"Physicians like me will celebrate the day when fewer children come to my office for treatments due to aggravated air pollution illnesses and diseases."

As a doctor, I see all too often the impacts to public health because utilities have not planned for how and when to reduce the harmful pollution that comes from burning coal and other fossil fuels. As a pediatrician, I work with children, who are the most vulnerable and most sensitive to dangerous pollutants in our air and water.


I've treated hundreds of children whose health is compromised by pollutants in our air and water, so I was pleased to see that the U.S. Environmental Protection Agency issued a proposed new rule earlier this spring to limit the amount of mercury and other air toxins that power plants can emit into the air, and scheduled a public hearing on it in Atlanta today. This rule will establish nationwide standards for mercury and toxic air pollution from coal-fired power plants, and it is crucial to protecting public health and the environment.


Methylmercury is the type of mercury that poses the most danger to humans, like the children I care for. Mercury is a potent neurotoxin that causes a range of developmental and learning disorders when, for example, it passes from pregnant or nursing mothers to their babies. Once a mother or child is exposed, mercury remains in the body and builds up over time. Children are at risk of negative impacts to cognition, memory, attention, language, fine motor skills and visual spatial skills when they or their mothers are exposed to mercury. In fact, babies have been born with severe disabilities even when their mothers show no signs of exposure. Yet we are all exposed.


Here in the Southeast, there are about 300 coal units and in 2005, these plants were responsible for emitting more than 20,000 pounds of mercury into the air. This mercury eventually rains into bodies of water, where it accumulates in fish that then are eaten by humans. To understand how pervasive this problem is, consider that every state in our region has mercury-based fish consumption advisories, and most people have some degree of mercury accumulation in their bodies.


Read more here.  


Funding Opportunities 


DOC Economic Development Administration Public Works, Economic Adjustment, and Global Climate Change Mitigation Programs Opportunity - ~$25 million

Application Due: June 10, 2011
Eligible Applications: State and local governments, federally recognized tribes, nonprofits, private institutes of higher education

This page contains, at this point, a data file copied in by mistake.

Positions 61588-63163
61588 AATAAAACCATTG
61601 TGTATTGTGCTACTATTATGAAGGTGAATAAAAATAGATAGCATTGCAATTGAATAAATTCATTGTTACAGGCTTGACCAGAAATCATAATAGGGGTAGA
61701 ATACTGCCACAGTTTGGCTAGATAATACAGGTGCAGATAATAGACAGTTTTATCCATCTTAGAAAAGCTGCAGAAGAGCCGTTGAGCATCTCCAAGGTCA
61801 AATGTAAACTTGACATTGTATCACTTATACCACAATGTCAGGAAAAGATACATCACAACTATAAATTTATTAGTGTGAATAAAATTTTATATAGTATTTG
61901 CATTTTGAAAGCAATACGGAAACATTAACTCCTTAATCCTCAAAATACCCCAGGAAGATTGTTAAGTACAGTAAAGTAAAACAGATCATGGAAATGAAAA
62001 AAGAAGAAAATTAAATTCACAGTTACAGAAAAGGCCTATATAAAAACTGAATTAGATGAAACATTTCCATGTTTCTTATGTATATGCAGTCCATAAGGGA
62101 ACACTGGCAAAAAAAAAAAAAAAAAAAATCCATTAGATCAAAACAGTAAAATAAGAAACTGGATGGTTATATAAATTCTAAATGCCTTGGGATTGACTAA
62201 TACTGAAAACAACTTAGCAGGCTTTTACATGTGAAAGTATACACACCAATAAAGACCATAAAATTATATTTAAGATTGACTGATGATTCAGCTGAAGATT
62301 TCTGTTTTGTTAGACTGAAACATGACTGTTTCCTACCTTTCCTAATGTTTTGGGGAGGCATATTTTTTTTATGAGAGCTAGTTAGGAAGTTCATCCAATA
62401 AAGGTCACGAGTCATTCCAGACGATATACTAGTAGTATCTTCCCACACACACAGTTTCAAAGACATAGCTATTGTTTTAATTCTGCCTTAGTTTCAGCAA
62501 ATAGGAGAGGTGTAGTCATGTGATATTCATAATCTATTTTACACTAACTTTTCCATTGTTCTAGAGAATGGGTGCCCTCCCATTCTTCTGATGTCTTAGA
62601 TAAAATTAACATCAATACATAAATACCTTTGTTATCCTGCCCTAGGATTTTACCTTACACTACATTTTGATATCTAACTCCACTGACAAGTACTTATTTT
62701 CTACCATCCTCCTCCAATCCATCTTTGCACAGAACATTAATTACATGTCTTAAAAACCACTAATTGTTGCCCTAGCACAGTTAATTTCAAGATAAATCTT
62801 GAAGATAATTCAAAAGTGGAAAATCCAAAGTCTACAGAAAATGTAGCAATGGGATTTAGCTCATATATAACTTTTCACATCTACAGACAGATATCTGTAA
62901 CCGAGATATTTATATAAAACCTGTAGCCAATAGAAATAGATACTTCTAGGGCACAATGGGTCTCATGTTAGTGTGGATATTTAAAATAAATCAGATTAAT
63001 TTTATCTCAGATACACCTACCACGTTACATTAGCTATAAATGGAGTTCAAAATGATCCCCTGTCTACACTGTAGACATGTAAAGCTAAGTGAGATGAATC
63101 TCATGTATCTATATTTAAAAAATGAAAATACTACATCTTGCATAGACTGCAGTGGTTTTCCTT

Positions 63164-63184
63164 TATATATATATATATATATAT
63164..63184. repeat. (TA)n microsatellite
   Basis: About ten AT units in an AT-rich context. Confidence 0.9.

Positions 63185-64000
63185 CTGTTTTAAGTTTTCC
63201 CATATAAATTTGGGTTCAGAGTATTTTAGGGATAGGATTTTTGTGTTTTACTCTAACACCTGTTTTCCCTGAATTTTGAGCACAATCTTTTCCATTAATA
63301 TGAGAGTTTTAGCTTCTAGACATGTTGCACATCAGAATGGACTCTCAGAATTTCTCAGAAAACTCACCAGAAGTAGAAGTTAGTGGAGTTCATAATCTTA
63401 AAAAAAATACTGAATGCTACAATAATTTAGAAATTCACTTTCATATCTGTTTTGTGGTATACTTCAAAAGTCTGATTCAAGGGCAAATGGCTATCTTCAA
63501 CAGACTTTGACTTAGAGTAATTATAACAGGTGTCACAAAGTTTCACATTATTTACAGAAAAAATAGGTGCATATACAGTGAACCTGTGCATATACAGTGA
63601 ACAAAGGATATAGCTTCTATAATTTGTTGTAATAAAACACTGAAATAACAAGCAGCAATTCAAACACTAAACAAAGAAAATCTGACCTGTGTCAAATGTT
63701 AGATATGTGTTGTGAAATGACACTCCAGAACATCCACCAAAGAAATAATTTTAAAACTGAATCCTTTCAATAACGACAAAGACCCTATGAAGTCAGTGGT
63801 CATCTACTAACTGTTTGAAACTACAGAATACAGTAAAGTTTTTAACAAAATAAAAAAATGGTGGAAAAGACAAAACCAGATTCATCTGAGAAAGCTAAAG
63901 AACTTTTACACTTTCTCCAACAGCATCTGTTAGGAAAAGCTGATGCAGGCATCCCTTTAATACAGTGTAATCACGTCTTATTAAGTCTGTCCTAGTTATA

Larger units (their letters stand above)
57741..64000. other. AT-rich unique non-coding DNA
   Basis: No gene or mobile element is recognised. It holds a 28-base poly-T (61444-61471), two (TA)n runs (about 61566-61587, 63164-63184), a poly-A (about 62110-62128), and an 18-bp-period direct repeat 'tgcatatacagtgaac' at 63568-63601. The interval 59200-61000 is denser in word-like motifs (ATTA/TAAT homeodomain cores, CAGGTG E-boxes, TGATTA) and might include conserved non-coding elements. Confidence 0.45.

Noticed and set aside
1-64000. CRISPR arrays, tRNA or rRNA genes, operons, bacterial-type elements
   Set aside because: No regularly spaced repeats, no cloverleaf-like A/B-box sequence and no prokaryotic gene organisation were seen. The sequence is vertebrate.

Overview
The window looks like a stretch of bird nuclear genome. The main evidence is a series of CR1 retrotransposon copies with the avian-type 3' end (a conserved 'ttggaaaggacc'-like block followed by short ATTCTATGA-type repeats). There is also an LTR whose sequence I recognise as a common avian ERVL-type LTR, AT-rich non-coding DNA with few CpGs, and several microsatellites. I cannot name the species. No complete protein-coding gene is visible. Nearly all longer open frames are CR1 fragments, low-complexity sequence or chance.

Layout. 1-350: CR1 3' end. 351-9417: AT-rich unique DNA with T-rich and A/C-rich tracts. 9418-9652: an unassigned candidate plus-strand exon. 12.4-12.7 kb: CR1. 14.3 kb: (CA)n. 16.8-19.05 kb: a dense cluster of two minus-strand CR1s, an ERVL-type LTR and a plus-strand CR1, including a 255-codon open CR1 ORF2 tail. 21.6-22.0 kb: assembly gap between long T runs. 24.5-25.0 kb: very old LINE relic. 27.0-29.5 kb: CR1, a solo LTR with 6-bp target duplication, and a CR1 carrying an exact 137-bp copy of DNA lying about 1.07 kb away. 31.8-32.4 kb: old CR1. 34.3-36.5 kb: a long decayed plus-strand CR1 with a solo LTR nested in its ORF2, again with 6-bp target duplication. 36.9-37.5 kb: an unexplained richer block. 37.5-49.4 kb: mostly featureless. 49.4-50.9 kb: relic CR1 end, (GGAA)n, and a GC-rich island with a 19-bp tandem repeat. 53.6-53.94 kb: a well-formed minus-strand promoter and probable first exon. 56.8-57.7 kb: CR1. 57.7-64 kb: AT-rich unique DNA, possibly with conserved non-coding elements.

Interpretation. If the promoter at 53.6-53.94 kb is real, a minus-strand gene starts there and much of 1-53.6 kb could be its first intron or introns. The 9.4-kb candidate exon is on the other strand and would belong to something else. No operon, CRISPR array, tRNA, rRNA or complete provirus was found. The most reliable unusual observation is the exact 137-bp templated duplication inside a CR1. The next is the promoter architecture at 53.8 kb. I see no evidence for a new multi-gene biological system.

DOC's Economic Development Administration (EDA) helps distressed communities establish a foundation for durable regional economies throughout the United States. EDA generally allocates funds for the Global Climate Change Mitigation Incentive Fund (GCCMIF) to support projects that foster economic competitiveness while enhancing environmental quality. EDA anticipates that these funds will be used to advance the green economy by supporting projects that create jobs through and increase private capital investment in initiatives to limit the nation's dependence on fossil fuels, enhance energy efficiency, curb greenhouse gas emissions, and protect natural systems. 

DOE Weatherization Formula Grants- Likely to be approximately $210 million

Application Due: Varies by program year
Eligible Applications: Agencies that administer the WAP program
DOE requests proposals for the Weatherization Assistance Program Formula Grant. The purpose of WAP is to increase the energy efficiency of dwellings owned or occupied by low-income persons, reduce residential expenditures, and improve health and safety. Lead applicants must be agencies that administer the WAP program. Proposals due date varies by prime applicant's program year. Grantees will be notified as soon as an update on FY 2011 funding becomes available. For planning purposes, until a final budget is passed and signed by the President, grantees should proceed with their respective plans using the same funding level as the DOE 2010 appropriated funds. For more info, contact Meghaan Hampton at

Meghaan.Hampton@netl.doe.gov or go to: https://www.fedconnect.net/FedConnect/?doc=DE-FOA-0000446&agency=DOE